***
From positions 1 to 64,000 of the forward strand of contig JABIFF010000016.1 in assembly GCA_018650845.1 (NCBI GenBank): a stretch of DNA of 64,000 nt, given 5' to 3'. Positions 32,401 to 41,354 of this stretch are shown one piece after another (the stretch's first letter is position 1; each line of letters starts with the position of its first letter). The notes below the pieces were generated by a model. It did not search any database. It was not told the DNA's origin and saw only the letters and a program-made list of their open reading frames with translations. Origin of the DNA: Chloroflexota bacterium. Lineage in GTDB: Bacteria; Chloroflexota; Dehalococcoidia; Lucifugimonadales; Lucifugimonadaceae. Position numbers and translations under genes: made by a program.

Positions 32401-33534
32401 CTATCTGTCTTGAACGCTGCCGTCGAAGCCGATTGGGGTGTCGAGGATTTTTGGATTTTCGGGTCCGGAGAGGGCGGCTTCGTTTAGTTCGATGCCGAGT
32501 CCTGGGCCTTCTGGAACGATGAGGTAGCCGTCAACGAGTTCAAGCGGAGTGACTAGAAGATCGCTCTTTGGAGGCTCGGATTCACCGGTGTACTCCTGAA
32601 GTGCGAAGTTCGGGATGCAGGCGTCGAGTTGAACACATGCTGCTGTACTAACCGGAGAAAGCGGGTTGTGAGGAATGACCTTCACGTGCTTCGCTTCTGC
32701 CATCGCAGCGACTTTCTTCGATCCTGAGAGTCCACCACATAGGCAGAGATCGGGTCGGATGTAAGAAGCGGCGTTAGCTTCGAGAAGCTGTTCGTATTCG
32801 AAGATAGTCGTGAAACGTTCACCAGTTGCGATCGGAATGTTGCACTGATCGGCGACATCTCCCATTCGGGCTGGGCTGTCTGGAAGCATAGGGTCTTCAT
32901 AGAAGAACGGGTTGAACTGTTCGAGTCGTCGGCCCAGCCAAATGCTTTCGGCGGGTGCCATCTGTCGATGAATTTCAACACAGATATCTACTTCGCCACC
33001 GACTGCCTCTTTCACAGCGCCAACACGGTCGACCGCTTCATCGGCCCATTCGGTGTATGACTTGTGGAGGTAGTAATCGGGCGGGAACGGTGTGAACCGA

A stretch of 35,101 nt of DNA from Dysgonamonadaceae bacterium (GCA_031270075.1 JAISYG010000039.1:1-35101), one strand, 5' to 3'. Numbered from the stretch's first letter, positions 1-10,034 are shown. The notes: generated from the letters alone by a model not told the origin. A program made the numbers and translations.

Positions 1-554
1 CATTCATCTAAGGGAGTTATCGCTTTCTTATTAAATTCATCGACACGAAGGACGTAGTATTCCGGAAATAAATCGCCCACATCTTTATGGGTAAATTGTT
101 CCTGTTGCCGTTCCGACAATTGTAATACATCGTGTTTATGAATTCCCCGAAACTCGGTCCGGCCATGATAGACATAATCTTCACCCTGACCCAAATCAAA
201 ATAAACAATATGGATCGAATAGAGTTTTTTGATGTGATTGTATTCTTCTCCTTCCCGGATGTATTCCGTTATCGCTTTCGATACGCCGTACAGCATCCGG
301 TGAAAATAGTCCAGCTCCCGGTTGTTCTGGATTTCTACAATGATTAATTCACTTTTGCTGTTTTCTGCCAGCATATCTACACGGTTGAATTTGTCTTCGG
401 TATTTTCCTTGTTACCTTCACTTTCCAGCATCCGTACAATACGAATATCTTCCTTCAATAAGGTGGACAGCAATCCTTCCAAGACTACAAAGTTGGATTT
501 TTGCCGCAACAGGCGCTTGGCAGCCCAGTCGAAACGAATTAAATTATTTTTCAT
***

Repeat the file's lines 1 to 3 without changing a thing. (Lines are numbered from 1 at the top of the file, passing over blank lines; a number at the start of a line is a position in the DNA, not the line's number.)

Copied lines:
From positions 1 to 64,000 of the forward strand of contig JABIFF010000016.1 in assembly GCA_018650845.1 (NCBI GenBank): a stretch of DNA of 64,000 nt, given 5' to 3'. Positions 32,401 to 41,354 of this stretch are shown one piece after another (the stretch's first letter is position 1; each line of letters starts with the position of its first letter). The notes below the pieces were generated by a model. It did not search any database. It was not told the DNA's origin and saw only the letters and a program-made list of their open reading frames with translations. Origin of the DNA: Chloroflexota bacterium. Lineage in GTDB: Bacteria; Chloroflexota; Dehalococcoidia; Lucifugimonadales; Lucifugimonadaceae. Position numbers and translations under genes: made by a program.

Positions 32401-33534
32401 CTATCTGTCTTGAACGCTGCCGTCGAAGCCGATTGGGGTGTCGAGGATTTTTGGATTTTCGGGTCCGGAGAGGGCGGCTTCGTTTAGTTCGATGCCGAGT